@MessageDriven(mappedName = "jms/Queue",
        activationConfig = {
                @ActivationConfigProperty(propertyName = "destinationType", propertyValue = "javax.jms.Queue"),
                @ActivationConfigProperty(propertyName = "destination", propertyValue = "java:/queue/testqueue")

public class MessageDrivenBean implements MessageListener {
    public MessageDrivenBean() {

    public void onMessage(Message message) {
        System.out.println("Message received.");

In the above code snippet, we can quickly notice the use of the @MessageDriven annotation. This annotation is used to register our bean with the EJB container so that it can start sending and receiving JMS messages. The propertyactivationConfig with its sub-configuration properties is used to define the destination, the Message-Driven bean must use.

10. Conclusion

In this article, we saw that the EJB architecture is made up of a client application, an application server, and an EJB container in which the different types of beans live. With the help of the Wildfly application server, we managed to successfully deploy the 3 different types of EJBs that are available in the Java EE specification. Java EE is moving more rapidly nowadays than before. This, in turn, translates to the EJB specification also been regularly revisited and updated to meet current industry standards for enterprise application development.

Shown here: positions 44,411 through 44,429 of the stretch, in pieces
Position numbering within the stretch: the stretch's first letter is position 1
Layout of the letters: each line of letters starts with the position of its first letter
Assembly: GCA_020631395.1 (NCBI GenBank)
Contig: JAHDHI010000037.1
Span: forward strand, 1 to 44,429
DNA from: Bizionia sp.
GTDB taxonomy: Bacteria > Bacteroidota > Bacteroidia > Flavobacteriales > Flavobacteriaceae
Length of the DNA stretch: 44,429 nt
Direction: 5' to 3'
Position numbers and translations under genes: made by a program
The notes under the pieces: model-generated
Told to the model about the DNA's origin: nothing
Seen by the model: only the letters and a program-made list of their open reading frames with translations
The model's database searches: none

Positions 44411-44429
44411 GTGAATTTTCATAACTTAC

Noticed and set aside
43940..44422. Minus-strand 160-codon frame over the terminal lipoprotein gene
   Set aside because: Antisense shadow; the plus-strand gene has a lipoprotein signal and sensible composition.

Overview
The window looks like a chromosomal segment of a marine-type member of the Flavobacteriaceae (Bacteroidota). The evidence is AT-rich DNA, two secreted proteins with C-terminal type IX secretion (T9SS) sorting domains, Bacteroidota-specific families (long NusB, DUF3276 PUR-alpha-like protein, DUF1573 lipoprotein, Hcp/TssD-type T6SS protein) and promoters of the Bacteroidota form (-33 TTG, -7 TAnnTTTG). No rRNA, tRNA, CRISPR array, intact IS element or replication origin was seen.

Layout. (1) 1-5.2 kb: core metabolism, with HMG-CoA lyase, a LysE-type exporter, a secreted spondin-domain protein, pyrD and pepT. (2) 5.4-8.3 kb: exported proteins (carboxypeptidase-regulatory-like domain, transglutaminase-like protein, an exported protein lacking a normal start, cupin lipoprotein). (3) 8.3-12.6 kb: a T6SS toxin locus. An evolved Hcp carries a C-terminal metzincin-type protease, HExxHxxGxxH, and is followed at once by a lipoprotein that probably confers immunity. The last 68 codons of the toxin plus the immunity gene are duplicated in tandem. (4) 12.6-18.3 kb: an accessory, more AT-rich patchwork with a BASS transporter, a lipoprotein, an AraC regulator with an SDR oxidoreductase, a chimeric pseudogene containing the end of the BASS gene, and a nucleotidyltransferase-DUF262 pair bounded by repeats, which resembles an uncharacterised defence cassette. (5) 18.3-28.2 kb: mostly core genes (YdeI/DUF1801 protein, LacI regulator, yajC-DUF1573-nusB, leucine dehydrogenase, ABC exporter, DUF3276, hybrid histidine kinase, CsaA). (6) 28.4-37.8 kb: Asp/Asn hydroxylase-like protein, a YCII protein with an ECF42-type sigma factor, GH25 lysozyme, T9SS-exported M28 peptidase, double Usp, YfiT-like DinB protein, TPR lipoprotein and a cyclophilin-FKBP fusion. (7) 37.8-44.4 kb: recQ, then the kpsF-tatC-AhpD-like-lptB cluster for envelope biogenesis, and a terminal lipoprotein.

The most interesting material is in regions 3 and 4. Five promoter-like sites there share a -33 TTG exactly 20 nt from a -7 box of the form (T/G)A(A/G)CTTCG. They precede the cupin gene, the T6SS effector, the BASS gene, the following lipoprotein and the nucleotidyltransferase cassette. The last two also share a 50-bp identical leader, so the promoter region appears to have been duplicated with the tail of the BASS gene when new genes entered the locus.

11. Download the Source Code

That was the EJB Architecture Example

You can download the full source code of this example here: EJBArchitectureExample

Georges Sofo

Georges Albert Sofo is a bachelors degree holder in software development, more specifically using Java technologies and following the OOP paradigm approach to software development. he has being working as a full time Software Engineer for more than 4 years, at companies ranging from telecommunication, consultancy, financial institution and educational type companies. His current focus lies in anything Java (Spring Framework preferably) on the backend and Javascript on the Frontend.